Early-season leaf feeding before the 3rd trifoliate can look serious because plants are small. However, soybeans can compensate for large amounts of leaf loss with little impact on yield. Soybeans will put on new leaves quickly at the top of the plant and unaffected leaves actually grow larger to compensate. Before the plants begin to flower, up to 100% of the leaves can be removed with almost no yield loss if the rest of the growing season is favourable. If the plant is cut off below the cotyledons it will not recover. Once the plant starts to flower (growth stage R1), leaf feeding becomes more critical because the plants requirements from photosynthesis increase. (Refer to Table 1.) There are two main spring leaf feeding culprits of soybeans in Ontario. These are slugs and bean leaf beetles.
Slug feeding can resemble hail damage, but damaged leaves have more of a “skeleton” appearance. Refer to Photo #1. Slugs feed on leaves, but they can also feed on germinating seeds, hollowing them out before they can emerge. There is one generation per year but two populations – one maturing as adults in the spring and one maturing as adults in the fall. Slugs are most active during cool and wet periods, and prefer environments with high humidity and cool temperatures. Crop residue or manure provides shelter from the sun.
Photo 1 – Slug feeding
|Percent Leaf Area Destroyed|
Tillage can be used against slugs, since the reduction of the crop residues on the surface exposes the slugs to dehydration. Plowing is not necessary. Vertical tillage (RTS, Turbo-till, etc.) in the spring can reduce slug numbers. Zone tillage or row sweepers also helps reduce spring feeding.
- Planting into conditions that help the crop to grow quickly can avoid heavy damage. Waiting to seed later in the spring can reduce damage if the field is known to have high slug numbers.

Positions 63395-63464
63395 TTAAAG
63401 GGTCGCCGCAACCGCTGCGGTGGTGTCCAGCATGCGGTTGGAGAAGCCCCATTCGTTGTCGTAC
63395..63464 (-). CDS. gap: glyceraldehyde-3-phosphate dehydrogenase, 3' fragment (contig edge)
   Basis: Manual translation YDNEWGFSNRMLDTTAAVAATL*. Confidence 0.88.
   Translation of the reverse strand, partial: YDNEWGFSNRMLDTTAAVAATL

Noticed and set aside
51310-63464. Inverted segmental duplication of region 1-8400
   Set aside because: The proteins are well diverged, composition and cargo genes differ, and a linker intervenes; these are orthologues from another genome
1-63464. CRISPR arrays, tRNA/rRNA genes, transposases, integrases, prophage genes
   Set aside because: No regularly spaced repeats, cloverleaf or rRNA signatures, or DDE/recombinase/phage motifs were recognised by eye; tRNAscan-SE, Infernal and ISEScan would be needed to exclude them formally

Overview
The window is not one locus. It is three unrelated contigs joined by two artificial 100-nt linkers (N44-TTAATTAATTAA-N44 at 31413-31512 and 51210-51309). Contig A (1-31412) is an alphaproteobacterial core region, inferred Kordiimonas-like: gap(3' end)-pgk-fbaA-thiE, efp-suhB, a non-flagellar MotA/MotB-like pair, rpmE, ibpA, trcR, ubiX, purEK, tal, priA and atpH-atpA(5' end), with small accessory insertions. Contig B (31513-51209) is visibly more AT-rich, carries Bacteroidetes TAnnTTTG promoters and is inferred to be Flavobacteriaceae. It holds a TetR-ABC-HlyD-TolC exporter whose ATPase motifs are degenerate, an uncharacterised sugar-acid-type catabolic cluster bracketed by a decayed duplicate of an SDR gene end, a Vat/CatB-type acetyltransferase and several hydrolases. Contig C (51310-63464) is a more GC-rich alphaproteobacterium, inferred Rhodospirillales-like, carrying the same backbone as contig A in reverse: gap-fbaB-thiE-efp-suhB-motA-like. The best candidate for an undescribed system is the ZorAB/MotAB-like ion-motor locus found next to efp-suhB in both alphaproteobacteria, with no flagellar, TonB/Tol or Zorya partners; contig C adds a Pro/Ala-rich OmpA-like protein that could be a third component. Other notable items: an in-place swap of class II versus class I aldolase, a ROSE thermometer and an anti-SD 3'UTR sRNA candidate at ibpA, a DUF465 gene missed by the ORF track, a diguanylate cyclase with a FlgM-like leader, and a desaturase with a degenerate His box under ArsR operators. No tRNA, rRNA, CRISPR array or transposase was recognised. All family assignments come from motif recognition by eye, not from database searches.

- There are no economical chemical methods available in field crops. Slug baits are available but are expensive and are only recommended for use in small problem areas. Experiments with 28% nitrogen/water mixtures or foliar potash applications have proven to be inconsistent.
Bean Leaf Beetles (BLB)
Adult feeding appears as small round holes between the veins of the leaves. Cotyledons and seedling plants can be clipped off by heavy populations. Late-season pod feeding can also be a problem. Bean leaf beetles feed on the surface of the pod, leaving only a thin film of tissue to protect the seeds within the pod. These pod lesions increase the pod’s susceptibility to secondary pod diseases such as alternaria. Pods may also be clipped off the plant, but this is not the primary cause of yield loss. The most important concern is that BLB is a vector of bean pod mottle virus. This virus causes the plant and seed to become wrinkled and mottled, reducing the quality of the seed.
The bean leaf beetle can be confused with other insects, such as the lady beetle. The way to distinguish a BLB is by the small black triangle behind the head. Bean leaf beetle adults vary in colour, but always have a small black triangle visible behind the head. They may or may not have four spots, and are about 5 mm (1/5 in.) in length. Refer to Photo #2.
Photo 2 – Bean Leaf beetle
- CruiserMaxx seed treatment does an excellent job to control early season feeding. Fields with a history of bean leaf beetles should be planted with treated seed.
- If early season numbers are high enough to clip off plants below the cotyledon, the field should be sprayed. If leaf feeding exceeds 30% before flowering and 15% during flowering, then a foliar pesticide application is warranted. Matador, Silencer, Lagon, and Cygon are registered for the control of bean leaf beetle
- For late-season feeding (pod fill to maturity), the action threshold is 25% leaf feeding unless pod feeding is observed. If 10% of the pods on the plants have feeding injury and the beetles are still active in the field, a spray is warranted. Days-to-harvest intervals should be considered before spraying.